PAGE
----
If I'm going lightweight or for a longer journey, I have a Quechua quickhike ultralite 2-man. This tent has really impressed me. You'd need to be good friends to be a 2-man but 1 with gear is fine. Not much of a porch but it weighs only 2kg and fits comfortably in a pannier. The spec is better than tents costing 4-5 times as much. It's rated up to force 8 winds!

Camping mat:

Therm-a-rest backpacker. Every time for the last 23 years. Still on the same one. It no longer self-inflates properly but has been a sturdy, reliable piece of kit.

Sleeping bag:

I run hot so most of the year I use a snugpak jungle sleeping bag. It packs down to almost nothing. I add a liner if it's cold. Rest of the time a snugpack 3 season with a hood and square toe. In epic, sub-zero winter conditions I have a mammurt anjuliak bag. It's huge and usually overkill.

Stove:

My name is stinkwheel and I'm a stove geek. That said, I usually just throw my coleman dual fuel in. If I'm going lightweight, I sometimes take a homemade meths stove or just make a fire. I sometimes take my borde bomb stove but it's tricksy and hard to get. I am seriously considering in investing in one of those brukits though.

So. Recommendations:

If I was spending your money I'd get a quechua quickhiker ultralite 2-man tent at £119.99 (40 x 15cm). I'd get a therm-a-rest trail scout at £42.50 (28 x 14cm). A snugpak nautilus bag at £30 (20 x 24cm) and a brukit wolf at £45 (19.2 x 11.7cm).

That will give you a compact, lightweight touring kit which will stand up to most conditions you'd experience. So £237.49 in total.

Don't forget a drybag.
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doggone
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Joined: 20 May 2004
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PostPosted: 13:47 - 23 Jan 2018    Post subject: Reply with quote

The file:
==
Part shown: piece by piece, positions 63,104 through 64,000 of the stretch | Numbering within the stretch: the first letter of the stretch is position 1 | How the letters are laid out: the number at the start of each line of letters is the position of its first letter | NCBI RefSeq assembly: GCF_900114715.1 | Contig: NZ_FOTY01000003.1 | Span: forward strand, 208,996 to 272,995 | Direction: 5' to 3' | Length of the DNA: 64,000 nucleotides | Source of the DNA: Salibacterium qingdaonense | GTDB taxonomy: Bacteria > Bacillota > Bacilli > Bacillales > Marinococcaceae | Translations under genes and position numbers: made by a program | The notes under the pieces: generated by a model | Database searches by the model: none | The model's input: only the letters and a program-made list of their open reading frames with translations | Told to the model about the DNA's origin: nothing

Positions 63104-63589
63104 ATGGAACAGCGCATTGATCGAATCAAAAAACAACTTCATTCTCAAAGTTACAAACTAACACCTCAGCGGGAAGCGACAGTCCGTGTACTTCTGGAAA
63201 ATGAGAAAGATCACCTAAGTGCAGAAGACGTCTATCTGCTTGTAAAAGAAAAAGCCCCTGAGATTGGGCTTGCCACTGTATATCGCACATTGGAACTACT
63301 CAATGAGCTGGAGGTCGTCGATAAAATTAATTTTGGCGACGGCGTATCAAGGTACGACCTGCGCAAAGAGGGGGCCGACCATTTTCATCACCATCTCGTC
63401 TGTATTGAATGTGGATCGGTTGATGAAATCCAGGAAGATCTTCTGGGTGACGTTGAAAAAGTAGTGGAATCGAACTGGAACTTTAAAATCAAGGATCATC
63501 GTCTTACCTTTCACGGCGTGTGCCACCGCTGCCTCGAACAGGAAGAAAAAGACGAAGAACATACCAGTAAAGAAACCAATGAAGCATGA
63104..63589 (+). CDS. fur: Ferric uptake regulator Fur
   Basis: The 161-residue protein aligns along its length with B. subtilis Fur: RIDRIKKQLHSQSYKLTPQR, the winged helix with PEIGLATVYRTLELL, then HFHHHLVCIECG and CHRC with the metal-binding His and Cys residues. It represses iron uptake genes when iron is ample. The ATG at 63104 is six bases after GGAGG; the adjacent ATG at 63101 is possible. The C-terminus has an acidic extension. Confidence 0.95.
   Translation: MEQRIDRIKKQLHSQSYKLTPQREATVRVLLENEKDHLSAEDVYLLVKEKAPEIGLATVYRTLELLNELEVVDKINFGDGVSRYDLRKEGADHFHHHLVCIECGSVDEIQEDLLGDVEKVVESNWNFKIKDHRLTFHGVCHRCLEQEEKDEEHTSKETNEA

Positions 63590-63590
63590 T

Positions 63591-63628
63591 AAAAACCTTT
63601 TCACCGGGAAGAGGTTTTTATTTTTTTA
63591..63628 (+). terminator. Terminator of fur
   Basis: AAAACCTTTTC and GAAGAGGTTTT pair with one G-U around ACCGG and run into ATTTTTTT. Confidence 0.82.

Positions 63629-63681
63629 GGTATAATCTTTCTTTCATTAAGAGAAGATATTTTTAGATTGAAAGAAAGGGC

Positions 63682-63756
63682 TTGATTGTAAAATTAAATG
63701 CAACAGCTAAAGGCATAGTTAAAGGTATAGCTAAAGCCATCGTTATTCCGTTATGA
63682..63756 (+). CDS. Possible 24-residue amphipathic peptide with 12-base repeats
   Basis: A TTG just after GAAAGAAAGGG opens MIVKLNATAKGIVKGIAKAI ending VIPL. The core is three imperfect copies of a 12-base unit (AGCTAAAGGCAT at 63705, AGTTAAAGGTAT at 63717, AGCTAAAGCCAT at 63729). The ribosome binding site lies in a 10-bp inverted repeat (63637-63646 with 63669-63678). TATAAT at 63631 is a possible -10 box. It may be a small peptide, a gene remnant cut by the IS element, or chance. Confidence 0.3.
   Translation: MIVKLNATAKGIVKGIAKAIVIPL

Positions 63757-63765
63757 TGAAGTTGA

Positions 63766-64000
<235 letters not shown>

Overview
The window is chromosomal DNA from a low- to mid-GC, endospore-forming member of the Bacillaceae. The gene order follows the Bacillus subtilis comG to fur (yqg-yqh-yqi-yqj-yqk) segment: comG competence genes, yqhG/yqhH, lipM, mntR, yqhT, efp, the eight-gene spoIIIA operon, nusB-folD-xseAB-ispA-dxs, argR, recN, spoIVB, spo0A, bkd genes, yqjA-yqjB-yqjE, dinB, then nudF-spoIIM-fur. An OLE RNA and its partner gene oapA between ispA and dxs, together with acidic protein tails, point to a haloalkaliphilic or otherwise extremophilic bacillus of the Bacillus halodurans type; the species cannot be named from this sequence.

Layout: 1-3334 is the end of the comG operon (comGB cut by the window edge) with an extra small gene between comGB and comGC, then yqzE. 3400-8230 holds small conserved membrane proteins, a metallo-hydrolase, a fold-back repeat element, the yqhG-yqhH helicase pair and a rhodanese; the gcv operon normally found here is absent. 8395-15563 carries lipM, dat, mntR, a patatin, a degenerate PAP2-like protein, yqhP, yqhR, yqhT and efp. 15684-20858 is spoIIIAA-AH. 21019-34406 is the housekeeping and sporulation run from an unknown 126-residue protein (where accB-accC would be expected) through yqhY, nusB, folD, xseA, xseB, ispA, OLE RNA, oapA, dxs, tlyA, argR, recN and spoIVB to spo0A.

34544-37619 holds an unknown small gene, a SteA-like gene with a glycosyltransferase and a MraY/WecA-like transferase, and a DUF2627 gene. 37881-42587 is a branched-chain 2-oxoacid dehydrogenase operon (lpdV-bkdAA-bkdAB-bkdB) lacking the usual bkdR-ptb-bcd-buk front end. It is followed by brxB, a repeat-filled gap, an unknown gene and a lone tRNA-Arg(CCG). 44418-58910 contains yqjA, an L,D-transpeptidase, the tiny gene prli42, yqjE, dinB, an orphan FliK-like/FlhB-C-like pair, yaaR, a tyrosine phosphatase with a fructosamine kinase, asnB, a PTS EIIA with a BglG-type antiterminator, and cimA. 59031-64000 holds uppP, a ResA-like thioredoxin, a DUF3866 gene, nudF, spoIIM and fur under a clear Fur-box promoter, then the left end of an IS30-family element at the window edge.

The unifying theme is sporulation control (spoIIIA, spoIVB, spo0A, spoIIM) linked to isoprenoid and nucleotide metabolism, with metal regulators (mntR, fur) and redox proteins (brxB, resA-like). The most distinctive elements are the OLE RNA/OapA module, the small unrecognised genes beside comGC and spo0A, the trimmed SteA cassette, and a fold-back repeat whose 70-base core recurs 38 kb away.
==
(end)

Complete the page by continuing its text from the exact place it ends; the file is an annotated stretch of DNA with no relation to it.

The Zebra stainless pots are good, I like mine so much it gets used most days at home too.
You only need a cup and one pan really.
Forget about serious cooking it's too messy.
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stinkwheel
Bovine Proctologist



Joined: 12 Jul 2004
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PostPosted: 14:48 - 23 Jan 2018    Post subject: Reply with quote

Oh. I did a very amateur video on the quickhiker tent when I got it. Used it all last summer and haven't been dissapointed.

https://www.youtube.com/watch?v=bxZKV3MvI9A&t=1s
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“Rule one: Always stick around for one more drink. That's when things happen. That's when you find out everything you want to know.
I did the 2010 Round Britain Rally on my 350 Bullet. 89 landmarks, 3 months, 9,500 miles.
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ThatDippyTwat
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PostPosted: 19:55 - 23 Jan 2018    Post subject: Reply with quote

Kit depends where you go and what conditions you expect.

Fully Geodesic will stand up to pretty much anything if pitched properly, but is heavier and not cheap. I use a Vango Hurricane 200.

Semi Geodesic will still stand up to weather that would likely see you not wanting to ride the bike, and is usually much lighter. I use a Wild Country Trisar 2.

Both are 2 men, but the Hurricane has much more space to chuck kit.

The rest has been covered.
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Stevie GooGs
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PostPosted: 10:15 - 25 Jan 2018    Post subject: Reply with quote

Thanks very much for the info, appreciated. Will look at compare, hopefully we get a decent springtime and i will be out and about.
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Tdibs
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PostPosted: 22:32 - 30 Jul 2020    Post subject: Reply with quote